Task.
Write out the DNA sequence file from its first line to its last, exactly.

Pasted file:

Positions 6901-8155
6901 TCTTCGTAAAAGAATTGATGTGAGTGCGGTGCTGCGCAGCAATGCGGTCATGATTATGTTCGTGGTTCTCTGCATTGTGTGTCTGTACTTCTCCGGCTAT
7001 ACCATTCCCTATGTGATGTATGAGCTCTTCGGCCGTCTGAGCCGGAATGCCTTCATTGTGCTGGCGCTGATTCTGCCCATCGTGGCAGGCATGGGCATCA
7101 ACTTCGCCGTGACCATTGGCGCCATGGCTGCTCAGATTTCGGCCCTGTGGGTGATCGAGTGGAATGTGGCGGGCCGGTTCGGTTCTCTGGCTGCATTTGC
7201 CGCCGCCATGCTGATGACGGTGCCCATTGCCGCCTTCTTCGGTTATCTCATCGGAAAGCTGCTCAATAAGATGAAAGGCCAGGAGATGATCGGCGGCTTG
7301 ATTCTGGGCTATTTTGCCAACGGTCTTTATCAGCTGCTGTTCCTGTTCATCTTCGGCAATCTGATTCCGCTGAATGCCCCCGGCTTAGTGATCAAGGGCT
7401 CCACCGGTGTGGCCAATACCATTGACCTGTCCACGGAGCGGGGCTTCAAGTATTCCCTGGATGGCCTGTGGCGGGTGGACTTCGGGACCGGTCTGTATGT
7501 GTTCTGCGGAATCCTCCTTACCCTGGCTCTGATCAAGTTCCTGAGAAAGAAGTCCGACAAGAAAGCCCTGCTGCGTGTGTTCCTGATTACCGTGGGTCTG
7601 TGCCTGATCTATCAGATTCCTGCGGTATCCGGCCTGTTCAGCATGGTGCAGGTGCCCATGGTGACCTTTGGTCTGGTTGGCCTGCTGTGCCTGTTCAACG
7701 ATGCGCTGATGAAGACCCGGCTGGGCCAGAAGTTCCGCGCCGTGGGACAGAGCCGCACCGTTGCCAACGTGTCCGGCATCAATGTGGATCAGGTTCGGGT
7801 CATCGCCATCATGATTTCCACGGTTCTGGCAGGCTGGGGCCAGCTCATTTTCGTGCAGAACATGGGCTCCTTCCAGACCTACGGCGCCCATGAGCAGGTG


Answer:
Positions 6901-8155
6901 TCTTCGTAAAAGAATTGATGTGAGTGCGGTGCTGCGCAGCAATGCGGTCATGATTATGTTCGTGGTTCTCTGCATTGTGTGTCTGTACTTCTCCGGCTAT
7001 ACCATTCCCTATGTGATGTATGAGCTCTTCGGCCGTCTGAGCCGGAATGCCTTCATTGTGCTGGCGCTGATTCTGCCCATCGTGGCAGGCATGGGCATCA
7101 ACTTCGCCGTGACCATTGGCGCCATGGCTGCTCAGATTTCGGCCCTGTGGGTGATCGAGTGGAATGTGGCGGGCCGGTTCGGTTCTCTGGCTGCATTTGC
7201 CGCCGCCATGCTGATGACGGTGCCCATTGCCGCCTTCTTCGGTTATCTCATCGGAAAGCTGCTCAATAAGATGAAAGGCCAGGAGATGATCGGCGGCTTG
7301 ATTCTGGGCTATTTTGCCAACGGTCTTTATCAGCTGCTGTTCCTGTTCATCTTCGGCAATCTGATTCCGCTGAATGCCCCCGGCTTAGTGATCAAGGGCT
7401 CCACCGGTGTGGCCAATACCATTGACCTGTCCACGGAGCGGGGCTTCAAGTATTCCCTGGATGGCCTGTGGCGGGTGGACTTCGGGACCGGTCTGTATGT
7501 GTTCTGCGGAATCCTCCTTACCCTGGCTCTGATCAAGTTCCTGAGAAAGAAGTCCGACAAGAAAGCCCTGCTGCGTGTGTTCCTGATTACCGTGGGTCTG
7601 TGCCTGATCTATCAGATTCCTGCGGTATCCGGCCTGTTCAGCATGGTGCAGGTGCCCATGGTGACCTTTGGTCTGGTTGGCCTGCTGTGCCTGTTCAACG
7701 ATGCGCTGATGAAGACCCGGCTGGGCCAGAAGTTCCGCGCCGTGGGACAGAGCCGCACCGTTGCCAACGTGTCCGGCATCAATGTGGATCAGGTTCGGGT
7801 CATCGCCATCATGATTTCCACGGTTCTGGCAGGCTGGGGCCAGCTCATTTTCGTGCAGAACATGGGCTCCTTCCAGACCTACGGCGCCCATGAGCAGGTG